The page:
Wildlife managers in Florida say they want to remove roaming monkeys from the state in light of a new study published Wednesday that finds some of the animals are excreting a virus that can be dangerous to humans. Scientists studying a growing population of rhesus macaques in Silver Springs State Park say that rather than just carrying herpes B, which is common in the species, some of the monkeys have the virus in their saliva and other bodily fluids, posing a potential risk of spreading the disease. Human cases of the virus have been rare, with about 50 documented worldwide, and there have been no known transmissions of it to people from wild rhesus macaques in Florida, reports the AP. However, the researchers, who published their findings in the CDC journal Emerging Infectious Diseases, say the issue has not been thoroughly studied.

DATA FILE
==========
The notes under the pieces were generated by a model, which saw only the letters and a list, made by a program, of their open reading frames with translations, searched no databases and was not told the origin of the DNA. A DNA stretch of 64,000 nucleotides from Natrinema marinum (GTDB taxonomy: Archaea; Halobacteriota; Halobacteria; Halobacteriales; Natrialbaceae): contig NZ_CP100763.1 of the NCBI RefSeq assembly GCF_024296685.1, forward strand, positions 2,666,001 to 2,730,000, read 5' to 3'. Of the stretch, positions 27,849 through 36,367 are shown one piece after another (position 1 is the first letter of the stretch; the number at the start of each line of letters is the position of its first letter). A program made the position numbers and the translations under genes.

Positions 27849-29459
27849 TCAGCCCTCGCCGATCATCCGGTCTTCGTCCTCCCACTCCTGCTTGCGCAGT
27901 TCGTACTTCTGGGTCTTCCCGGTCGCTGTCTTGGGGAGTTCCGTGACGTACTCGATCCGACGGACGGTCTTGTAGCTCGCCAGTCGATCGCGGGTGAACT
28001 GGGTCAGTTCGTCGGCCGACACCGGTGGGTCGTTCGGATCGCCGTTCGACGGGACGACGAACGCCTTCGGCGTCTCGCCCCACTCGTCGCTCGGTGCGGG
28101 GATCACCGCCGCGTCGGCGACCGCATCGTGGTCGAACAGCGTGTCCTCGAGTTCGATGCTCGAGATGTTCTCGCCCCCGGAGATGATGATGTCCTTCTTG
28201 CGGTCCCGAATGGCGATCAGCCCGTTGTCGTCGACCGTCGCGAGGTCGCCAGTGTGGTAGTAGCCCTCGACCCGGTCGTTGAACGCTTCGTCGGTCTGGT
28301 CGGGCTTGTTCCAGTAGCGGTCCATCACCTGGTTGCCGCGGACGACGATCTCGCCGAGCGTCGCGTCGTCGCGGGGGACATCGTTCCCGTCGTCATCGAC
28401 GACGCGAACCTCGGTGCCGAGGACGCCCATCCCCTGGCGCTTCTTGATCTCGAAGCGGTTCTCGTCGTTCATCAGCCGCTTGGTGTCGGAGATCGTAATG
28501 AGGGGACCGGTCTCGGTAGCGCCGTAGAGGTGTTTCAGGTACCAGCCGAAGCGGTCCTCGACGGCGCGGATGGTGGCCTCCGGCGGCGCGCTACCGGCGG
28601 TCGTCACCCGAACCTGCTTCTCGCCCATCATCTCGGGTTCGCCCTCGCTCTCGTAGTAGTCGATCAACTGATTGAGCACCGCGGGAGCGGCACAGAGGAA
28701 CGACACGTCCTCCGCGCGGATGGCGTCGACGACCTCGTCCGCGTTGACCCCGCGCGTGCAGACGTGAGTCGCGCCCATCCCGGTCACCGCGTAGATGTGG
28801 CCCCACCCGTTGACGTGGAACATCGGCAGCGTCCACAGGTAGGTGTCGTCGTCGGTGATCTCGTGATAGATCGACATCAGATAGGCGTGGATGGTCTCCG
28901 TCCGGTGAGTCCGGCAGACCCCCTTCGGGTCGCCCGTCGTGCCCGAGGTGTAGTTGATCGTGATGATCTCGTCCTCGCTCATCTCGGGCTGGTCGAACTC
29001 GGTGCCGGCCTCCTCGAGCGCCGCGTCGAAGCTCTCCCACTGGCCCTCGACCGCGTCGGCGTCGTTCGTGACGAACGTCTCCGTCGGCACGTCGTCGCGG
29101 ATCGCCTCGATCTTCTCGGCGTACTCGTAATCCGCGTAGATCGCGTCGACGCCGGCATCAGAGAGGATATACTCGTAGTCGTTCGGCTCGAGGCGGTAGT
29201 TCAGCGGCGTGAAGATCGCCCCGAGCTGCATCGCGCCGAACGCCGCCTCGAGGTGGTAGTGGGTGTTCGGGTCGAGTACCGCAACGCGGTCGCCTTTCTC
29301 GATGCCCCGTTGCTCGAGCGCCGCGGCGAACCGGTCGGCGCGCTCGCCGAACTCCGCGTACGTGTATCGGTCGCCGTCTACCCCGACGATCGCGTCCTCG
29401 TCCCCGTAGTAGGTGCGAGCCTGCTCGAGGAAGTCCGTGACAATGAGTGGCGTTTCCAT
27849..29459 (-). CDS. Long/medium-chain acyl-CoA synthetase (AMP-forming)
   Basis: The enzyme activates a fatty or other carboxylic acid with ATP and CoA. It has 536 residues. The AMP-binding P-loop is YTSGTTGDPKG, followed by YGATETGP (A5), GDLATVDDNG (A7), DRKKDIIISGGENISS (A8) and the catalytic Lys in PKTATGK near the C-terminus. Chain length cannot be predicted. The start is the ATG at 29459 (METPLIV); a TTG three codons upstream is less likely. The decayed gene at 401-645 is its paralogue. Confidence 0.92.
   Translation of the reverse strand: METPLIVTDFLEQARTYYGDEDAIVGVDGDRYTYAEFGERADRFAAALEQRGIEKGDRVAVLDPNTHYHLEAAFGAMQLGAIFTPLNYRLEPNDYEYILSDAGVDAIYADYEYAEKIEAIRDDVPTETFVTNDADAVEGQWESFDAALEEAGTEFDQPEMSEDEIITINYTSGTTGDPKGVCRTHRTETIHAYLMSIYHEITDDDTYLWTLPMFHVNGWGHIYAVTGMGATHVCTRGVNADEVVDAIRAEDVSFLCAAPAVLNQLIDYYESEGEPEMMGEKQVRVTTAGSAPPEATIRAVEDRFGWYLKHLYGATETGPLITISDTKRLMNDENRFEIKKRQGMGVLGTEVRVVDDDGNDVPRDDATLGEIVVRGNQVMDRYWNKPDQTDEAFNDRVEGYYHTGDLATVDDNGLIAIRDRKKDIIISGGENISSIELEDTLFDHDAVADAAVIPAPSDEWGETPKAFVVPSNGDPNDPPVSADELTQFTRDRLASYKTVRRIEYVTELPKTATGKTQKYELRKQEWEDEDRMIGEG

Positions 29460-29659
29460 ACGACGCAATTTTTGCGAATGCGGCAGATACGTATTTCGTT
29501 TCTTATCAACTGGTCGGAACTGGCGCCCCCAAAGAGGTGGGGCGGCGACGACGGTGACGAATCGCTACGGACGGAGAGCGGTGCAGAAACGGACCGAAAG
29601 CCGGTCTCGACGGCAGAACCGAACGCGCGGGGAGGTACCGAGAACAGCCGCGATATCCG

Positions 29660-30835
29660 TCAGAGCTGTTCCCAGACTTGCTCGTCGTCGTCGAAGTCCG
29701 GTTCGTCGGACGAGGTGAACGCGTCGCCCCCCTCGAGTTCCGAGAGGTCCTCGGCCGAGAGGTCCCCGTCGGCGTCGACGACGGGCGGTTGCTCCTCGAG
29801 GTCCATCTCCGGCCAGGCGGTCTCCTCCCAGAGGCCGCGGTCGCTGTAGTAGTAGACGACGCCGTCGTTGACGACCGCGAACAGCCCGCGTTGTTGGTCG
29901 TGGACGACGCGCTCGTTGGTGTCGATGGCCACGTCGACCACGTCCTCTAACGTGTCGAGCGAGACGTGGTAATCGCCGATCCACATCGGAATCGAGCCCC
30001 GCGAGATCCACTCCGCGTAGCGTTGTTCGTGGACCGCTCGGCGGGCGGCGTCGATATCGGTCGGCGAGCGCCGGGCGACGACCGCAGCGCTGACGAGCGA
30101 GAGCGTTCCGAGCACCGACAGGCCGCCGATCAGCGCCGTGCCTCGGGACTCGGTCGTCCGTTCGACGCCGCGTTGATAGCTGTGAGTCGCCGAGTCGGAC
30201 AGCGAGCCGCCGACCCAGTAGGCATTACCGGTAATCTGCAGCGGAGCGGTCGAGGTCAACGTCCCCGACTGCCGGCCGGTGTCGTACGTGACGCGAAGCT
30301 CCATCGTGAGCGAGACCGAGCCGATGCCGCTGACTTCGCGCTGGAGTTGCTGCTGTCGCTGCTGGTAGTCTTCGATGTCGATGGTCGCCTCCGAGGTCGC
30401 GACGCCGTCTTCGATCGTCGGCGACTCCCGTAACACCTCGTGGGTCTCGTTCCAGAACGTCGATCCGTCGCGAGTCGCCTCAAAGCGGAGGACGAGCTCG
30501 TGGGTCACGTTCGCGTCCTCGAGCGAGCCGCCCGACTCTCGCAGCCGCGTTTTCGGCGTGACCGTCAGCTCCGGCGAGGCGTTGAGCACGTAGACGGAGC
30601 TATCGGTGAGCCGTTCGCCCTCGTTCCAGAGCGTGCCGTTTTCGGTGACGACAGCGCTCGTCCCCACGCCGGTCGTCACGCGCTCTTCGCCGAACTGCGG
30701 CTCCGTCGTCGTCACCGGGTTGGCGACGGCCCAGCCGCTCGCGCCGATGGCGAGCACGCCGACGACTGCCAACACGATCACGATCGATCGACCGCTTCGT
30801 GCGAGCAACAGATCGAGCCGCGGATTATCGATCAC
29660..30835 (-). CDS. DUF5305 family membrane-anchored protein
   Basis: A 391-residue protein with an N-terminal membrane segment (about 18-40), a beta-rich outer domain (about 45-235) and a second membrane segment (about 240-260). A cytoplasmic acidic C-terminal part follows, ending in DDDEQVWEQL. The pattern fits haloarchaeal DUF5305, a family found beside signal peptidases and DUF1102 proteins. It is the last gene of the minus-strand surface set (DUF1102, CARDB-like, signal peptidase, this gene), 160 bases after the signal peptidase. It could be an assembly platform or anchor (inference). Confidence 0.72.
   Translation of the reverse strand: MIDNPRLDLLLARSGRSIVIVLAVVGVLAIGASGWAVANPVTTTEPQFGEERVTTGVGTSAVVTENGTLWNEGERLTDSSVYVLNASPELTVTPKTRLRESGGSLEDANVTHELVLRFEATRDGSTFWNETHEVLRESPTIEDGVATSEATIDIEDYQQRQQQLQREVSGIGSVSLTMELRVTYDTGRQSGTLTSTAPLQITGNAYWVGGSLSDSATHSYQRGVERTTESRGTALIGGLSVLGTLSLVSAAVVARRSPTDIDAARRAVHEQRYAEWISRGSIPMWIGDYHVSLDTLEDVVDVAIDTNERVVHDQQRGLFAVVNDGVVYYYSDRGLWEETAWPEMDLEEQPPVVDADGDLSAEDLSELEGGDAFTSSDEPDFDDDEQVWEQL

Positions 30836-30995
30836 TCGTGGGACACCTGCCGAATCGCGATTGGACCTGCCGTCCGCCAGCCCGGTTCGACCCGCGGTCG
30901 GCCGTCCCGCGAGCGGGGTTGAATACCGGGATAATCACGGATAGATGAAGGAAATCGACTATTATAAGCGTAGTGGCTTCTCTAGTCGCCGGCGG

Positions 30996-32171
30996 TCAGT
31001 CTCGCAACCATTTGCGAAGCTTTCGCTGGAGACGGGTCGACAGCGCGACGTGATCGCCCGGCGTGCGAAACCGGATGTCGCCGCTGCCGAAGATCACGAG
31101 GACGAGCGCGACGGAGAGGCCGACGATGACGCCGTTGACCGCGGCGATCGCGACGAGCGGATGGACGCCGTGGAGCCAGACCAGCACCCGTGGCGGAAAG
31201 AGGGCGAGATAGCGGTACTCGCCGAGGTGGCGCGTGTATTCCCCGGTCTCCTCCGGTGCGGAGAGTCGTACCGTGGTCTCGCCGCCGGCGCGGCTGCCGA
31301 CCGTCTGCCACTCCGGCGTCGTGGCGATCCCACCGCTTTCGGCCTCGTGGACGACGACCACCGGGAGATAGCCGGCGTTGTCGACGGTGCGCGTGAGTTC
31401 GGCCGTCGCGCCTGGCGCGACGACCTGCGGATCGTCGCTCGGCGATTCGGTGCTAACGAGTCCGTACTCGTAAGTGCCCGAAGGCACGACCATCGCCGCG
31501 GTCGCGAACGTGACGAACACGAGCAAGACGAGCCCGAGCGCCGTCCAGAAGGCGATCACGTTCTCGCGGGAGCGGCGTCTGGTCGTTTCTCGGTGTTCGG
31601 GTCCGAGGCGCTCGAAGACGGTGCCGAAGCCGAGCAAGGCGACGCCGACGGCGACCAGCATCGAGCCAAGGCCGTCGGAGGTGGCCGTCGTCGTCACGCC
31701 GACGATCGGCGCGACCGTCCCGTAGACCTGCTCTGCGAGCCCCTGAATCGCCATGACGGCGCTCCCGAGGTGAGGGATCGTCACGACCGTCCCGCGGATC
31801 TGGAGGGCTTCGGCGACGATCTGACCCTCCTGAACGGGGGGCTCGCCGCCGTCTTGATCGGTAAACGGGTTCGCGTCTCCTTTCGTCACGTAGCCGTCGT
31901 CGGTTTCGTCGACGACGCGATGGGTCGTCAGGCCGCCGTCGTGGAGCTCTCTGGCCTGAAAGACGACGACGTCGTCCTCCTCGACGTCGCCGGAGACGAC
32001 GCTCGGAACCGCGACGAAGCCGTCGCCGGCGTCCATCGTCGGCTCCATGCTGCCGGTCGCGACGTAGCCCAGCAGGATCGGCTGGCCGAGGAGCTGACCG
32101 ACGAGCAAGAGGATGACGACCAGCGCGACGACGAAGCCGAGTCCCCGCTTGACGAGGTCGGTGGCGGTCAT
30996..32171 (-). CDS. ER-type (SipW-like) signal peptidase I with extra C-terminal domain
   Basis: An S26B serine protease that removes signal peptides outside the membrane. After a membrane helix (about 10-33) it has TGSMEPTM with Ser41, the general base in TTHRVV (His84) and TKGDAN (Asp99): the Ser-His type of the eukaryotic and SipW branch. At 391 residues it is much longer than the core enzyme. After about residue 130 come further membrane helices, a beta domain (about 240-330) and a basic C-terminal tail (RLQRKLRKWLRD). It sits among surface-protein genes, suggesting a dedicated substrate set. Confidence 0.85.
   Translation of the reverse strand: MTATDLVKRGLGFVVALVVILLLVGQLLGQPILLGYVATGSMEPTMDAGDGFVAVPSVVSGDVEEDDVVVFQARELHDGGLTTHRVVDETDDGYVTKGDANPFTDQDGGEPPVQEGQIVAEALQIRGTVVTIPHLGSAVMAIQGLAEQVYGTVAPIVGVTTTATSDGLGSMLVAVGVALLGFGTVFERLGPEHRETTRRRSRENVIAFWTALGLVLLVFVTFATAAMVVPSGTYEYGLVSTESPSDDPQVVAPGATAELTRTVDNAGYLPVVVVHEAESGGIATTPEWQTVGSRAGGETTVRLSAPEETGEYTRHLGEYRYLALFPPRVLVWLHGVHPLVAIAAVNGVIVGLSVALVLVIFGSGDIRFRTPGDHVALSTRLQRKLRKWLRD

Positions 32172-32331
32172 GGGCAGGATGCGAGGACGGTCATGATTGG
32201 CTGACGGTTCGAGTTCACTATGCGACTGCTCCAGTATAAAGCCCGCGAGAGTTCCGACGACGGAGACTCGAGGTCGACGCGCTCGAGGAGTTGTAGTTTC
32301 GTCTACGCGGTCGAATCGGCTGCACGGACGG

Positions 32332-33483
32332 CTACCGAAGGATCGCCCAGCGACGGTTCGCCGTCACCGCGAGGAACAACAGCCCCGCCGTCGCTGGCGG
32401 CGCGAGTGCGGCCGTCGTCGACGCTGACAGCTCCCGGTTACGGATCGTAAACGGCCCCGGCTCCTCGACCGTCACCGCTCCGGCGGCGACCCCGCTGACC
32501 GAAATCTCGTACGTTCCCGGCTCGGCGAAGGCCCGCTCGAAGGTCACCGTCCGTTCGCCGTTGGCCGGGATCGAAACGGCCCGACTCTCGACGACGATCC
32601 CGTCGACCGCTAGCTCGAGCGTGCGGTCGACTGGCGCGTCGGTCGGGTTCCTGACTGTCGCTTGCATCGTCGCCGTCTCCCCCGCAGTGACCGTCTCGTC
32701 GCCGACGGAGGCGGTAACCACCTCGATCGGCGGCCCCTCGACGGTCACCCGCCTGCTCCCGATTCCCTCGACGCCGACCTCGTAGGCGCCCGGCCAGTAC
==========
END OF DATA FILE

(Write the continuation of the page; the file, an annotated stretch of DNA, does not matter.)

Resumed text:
The herpes B virus has been fatal to 21 of the 50 humans known to have contracted it from macaque bites and scratches while working with the animals in laboratories, according to the CDC. "When it does occur, it can result in severe brain damage or death if the patient is not treated immediately," a CDC rep says in a statement. The researchers estimate that up to 30% of the scores of Florida's feral macaques may be actively excreting the virus. While there are no official stats on monkey attacks on humans in the park, a state-sponsored study in the 1990s found 31 monkey-human incidents, with 23 resulting in human injury between 1977 and 1984. The Florida Fish and Wildlife Conservation Commission did not elaborate on what specific management tactics the state may employ, but a rep said the commission supports ridding the state of the invasive creatures.
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